"Get into the spaceport on some pretext, get into the ship by
some means, and then take off like I had to make Messier 31 by
mid-afternoon--or whatever place happened to be aligned at the time."

"That's what I've been thinking."

"So--?"

"You wouldn't worry about the dispersion factor. You wouldn't worry
about course. Your main interest would lie in getting the hell out of
there before someone came along and decided that you were intent upon
theft."

"Naturally."

Paul nodded. Then he explained as well as he knew, and as well as
he could remember, everything that had taken place on the previous
evening. He finished up with: "So I've met a gorgeous gal, kissed her
by accident and found it fun; was clipped by a footpad and sort of
nursed back to the conscious level by the same luscious dame; had two
rides in a police patrol car; one trip to the hoosegow; cleared of all
suspicion by an official courier arriving with officially sealed pouch
of identification; was escorted home in style."

"Go on. There's more to this than that."

"Remember what Sergeant Hollowell said: That a stolen wallet and a
witness were fine dovetails towards the establishment of a false
identity?"

"Yeah."

"What better way to louse Paul Grayson up than to decoy him with
a flagrantly beautiful woman; a dame possessed of self-assurance
and poise, yet incredibly feminine enough to betray a warm, human
passionate hunger for some one man. Natural male concupiscence would
draw any man into the game of trying to divert her affection towards
himself."

"Speak for yourself, wolf."

Paul grinned at Stacey. He stood up. "Maybe I'd better look into this
thing myself. Set Stacey on the trail of a glam-amorous female and--"

"Siddown. I'm a married man."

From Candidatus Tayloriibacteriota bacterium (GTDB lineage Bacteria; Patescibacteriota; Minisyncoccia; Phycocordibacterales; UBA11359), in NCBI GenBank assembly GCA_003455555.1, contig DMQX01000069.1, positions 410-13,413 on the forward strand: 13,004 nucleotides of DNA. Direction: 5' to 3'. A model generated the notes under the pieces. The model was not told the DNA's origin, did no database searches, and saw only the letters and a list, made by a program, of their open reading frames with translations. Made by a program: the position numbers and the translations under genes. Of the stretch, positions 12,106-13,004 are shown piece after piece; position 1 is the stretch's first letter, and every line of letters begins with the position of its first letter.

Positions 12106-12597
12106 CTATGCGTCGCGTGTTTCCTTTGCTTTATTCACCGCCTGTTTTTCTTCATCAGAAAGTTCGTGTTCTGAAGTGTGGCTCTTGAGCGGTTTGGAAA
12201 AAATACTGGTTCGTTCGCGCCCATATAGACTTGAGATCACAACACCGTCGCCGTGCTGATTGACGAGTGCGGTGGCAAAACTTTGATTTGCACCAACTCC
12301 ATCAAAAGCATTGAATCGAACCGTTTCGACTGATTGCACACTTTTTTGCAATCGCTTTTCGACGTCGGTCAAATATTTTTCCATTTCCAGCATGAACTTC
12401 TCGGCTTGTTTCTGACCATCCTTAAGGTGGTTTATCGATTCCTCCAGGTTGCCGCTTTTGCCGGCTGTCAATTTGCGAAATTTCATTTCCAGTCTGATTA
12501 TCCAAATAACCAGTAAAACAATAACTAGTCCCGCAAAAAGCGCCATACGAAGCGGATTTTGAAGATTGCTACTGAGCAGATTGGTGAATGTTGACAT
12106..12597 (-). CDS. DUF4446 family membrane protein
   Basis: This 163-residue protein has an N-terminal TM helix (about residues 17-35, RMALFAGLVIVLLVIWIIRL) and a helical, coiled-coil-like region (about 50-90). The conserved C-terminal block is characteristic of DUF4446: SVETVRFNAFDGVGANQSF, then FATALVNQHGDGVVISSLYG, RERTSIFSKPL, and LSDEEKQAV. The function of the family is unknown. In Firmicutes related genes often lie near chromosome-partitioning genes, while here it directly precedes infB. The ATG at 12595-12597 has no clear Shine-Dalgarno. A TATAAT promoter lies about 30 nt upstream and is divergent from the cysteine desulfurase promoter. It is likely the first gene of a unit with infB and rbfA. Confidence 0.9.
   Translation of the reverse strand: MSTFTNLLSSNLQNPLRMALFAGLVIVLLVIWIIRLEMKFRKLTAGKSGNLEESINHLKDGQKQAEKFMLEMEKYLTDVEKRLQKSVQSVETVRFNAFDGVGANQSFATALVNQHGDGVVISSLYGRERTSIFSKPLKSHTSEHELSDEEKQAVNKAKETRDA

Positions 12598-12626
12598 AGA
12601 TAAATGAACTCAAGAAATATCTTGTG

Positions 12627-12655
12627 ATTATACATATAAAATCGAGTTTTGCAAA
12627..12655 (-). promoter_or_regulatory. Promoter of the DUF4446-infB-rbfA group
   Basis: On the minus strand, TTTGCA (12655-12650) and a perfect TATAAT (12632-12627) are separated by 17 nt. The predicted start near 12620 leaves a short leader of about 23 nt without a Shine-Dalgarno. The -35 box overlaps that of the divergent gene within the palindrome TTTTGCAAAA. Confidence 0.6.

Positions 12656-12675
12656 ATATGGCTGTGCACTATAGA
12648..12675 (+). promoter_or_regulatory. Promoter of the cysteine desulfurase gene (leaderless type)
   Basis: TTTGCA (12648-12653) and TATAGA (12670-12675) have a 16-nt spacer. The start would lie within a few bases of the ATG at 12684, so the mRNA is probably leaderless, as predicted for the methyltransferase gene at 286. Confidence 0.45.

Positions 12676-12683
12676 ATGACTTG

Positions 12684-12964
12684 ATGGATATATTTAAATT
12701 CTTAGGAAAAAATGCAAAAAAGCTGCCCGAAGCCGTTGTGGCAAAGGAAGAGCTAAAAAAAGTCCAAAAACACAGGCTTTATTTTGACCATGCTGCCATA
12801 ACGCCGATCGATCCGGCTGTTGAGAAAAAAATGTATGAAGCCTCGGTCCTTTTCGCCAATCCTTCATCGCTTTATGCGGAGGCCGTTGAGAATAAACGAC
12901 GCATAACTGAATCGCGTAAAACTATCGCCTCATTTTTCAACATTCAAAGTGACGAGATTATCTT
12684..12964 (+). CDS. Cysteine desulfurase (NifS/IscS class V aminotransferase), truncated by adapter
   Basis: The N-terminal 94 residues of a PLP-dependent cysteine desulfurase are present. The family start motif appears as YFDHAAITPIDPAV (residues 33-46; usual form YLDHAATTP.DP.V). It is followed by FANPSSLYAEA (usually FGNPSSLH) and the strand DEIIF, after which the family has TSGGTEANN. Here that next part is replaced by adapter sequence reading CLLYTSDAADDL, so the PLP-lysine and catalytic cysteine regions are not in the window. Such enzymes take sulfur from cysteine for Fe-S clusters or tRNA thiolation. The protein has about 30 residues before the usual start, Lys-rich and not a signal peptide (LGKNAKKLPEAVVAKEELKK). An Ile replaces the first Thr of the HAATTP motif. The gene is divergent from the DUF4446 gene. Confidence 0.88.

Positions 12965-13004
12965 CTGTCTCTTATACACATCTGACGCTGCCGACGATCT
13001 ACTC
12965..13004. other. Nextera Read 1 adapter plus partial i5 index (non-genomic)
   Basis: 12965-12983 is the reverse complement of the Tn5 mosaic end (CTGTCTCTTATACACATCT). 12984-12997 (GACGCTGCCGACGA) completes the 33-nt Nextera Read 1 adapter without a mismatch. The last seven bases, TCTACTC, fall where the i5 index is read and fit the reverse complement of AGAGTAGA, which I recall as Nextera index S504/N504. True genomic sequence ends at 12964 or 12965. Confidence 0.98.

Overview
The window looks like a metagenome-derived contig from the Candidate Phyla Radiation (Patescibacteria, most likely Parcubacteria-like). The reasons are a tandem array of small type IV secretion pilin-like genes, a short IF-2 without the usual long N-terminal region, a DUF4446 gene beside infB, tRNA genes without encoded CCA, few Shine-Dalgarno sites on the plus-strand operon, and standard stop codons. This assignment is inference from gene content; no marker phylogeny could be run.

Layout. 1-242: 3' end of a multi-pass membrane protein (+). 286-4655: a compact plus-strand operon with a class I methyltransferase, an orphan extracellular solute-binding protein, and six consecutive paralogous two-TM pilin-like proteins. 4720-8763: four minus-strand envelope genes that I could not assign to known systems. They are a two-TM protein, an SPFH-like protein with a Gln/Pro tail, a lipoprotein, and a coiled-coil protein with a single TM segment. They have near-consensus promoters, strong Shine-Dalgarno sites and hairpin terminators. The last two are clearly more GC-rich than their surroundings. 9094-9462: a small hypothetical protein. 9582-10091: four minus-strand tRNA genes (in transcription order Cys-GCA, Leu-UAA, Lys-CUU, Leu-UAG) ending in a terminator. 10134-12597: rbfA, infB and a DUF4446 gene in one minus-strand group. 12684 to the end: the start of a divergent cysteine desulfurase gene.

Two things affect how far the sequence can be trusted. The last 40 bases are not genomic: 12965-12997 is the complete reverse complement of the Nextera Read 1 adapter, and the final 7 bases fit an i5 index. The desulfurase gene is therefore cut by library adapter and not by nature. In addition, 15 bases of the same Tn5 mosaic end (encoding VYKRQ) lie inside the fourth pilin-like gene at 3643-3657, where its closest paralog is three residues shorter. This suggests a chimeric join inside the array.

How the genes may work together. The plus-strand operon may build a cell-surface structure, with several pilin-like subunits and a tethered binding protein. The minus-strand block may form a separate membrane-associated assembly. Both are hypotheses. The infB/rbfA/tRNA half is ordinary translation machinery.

"I was thinking of your poor, deluded wife and daughter."

"Gloria knows all about your natural male concupiscence; and 'Ginny
will know you as a doddering old man by the time she discovers that you
can tell a man from a woman without looking at their clothing."

Paul sat down again. He had not intended to leave anyway. "So," he
said, "what better way to divert Paul Grayson than to bait him with a
gorgeous dame?"

Stacey grunted. "To divert you long enough to clip you, to steal your
papers, to enter your ship--for what purpose?"

"That's where the mystery comes in. The guy had plenty of time to fire
up the drivers and grab an armful of sky. The galaxy makes a fine
hiding place, John. They scoured the stellar systems of a hundred and
more suns before they found that Neosol had a planet that was capable
of harboring Terran life without difficulty. God knows, no man hunting
for a place to live would wait and head for Proxima I. Yet that seems
to be what the crook had tried to do."

Stacey shook his head. "You are supposing that Nora Phillips was
mingled in some sort of plot to steal a spacecraft. Granting that,
Paul, explain me one thing. Just why would a person intent upon
delaying you go so far towards helping you?"